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eBay faces UK, US investigations and customer backlash over hopeless reaction to security breach

SecurityNews
by Morenike Adebayo, 23 May 2014News
eBay faces UK, US investigations and customer backlash over hopeless reaction to security breach

Three US states - Connecticut, Florida and Illinois – have launched a joint investigation to scrutinise eBay's absence of preventative measures against its widespread security breach.

While the US-based firm has detected neither the culprits nor the nature of the attack yet, its delay in confronting the fallout and lack of sufficient password encryption have also been called into question by the UK's information commissioner and European data authorities. Concerns have been raised, since the stolen information could be sold online and used in identify theft.

Read more: eBay urges all users to change passwords after cyber-attack

Users are also channeling their anger at the firm, which has been slow to roll out a feature to protect against the attacks.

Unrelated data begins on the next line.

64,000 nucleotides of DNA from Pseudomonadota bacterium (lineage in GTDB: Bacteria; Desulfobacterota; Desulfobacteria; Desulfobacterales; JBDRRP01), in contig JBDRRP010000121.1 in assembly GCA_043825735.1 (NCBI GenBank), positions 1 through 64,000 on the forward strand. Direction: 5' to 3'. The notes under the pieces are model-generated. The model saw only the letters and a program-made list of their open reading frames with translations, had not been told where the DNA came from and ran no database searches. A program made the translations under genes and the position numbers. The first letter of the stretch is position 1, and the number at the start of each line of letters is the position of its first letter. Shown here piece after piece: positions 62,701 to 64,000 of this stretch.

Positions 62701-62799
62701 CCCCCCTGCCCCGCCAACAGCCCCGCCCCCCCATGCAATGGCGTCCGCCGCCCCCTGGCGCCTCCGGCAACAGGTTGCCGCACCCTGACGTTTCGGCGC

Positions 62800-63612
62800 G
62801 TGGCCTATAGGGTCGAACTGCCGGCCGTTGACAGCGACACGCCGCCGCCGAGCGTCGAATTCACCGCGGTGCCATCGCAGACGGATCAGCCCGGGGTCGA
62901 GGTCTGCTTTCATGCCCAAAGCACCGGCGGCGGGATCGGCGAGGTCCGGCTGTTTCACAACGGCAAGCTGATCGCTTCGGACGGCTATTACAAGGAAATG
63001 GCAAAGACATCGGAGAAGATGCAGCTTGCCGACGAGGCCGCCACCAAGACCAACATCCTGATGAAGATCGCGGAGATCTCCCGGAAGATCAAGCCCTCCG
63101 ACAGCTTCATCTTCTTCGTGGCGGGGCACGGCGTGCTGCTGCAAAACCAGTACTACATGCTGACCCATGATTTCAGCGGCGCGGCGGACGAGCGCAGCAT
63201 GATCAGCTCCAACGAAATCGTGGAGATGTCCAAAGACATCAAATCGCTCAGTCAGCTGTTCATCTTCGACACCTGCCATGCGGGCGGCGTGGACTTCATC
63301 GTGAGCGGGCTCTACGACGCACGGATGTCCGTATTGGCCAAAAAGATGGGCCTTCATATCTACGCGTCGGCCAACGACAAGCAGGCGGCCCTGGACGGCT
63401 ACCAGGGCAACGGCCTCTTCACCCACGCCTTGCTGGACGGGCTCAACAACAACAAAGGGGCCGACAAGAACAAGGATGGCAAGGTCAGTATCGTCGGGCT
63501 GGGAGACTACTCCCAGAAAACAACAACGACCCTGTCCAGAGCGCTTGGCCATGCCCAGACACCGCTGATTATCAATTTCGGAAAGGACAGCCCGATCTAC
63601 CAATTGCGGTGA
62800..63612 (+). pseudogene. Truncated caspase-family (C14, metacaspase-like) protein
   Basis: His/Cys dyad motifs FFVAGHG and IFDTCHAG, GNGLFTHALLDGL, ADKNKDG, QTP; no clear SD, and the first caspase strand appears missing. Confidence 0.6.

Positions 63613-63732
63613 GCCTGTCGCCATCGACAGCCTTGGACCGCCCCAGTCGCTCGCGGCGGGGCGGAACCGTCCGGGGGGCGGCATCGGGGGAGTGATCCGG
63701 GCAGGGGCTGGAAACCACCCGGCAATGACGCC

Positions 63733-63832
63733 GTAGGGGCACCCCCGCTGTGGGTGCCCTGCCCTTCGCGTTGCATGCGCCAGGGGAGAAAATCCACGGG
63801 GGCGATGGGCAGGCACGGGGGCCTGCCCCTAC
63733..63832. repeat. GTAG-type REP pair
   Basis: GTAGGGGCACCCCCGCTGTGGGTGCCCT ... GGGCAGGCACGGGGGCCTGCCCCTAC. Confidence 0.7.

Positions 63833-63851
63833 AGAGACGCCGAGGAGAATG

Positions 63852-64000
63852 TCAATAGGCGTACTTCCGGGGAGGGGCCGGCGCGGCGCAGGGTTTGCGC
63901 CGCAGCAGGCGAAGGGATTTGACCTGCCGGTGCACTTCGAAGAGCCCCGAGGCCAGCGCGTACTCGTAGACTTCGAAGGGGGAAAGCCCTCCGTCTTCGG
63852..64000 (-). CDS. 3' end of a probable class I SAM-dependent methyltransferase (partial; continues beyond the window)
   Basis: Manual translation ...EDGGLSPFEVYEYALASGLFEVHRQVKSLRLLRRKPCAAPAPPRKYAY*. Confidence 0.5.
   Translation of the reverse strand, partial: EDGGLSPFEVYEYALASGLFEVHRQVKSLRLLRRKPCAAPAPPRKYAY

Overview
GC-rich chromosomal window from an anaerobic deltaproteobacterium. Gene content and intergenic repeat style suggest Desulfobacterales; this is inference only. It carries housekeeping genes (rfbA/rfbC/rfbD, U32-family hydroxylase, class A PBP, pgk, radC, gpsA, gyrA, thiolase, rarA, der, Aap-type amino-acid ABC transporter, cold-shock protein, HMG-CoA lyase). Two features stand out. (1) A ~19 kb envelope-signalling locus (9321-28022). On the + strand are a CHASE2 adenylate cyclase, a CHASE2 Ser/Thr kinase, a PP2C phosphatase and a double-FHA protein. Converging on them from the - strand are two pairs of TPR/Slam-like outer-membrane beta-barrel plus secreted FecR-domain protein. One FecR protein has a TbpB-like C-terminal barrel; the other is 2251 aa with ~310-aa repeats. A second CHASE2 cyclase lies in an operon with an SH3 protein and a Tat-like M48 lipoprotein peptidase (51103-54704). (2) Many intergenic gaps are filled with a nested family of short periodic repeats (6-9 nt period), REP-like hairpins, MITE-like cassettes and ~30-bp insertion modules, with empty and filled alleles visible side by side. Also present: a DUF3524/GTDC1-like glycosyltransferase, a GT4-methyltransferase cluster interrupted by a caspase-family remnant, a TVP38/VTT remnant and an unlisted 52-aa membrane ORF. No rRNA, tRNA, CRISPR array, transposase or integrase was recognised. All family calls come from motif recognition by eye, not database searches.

The feature, which would force users to change their passwords when they next log on to the site, should have been live in all countries where eBay is used by the end of Wednesday.

However, the UK version of the eBay homepage now carries a notice alerting users to the importance of resetting their passwords on or after 21 May "to protect the security and privacy" of their customers. Users are currently reporting problems with accessing the reset site, which eBay claims is due to high levels of traffic.

The mass cyber-attack, which occurred between February and March, left millions of users' passwords and non-financial data exposed. The US-based firm revealed that attackers had been able to access employees' login credentials, as well as up to 145 million customers' phone numbers, dates of birth, postal and email addresses and account passwords. User details of PayPal, the e-commerce subsidiary of eBay, had fortunately not been compromised.

Read more: A closer look at how badly eBay handled its database breach

Of eBay's slow reaction, Alan Woodward, an independent security consultant, told the BBC, that the company "shouldn't take this long to have something in place that forces users to change their passwords, and it should have let people know what was happening."

"It doesn't take much time to send an email out for goodness sake," he added.

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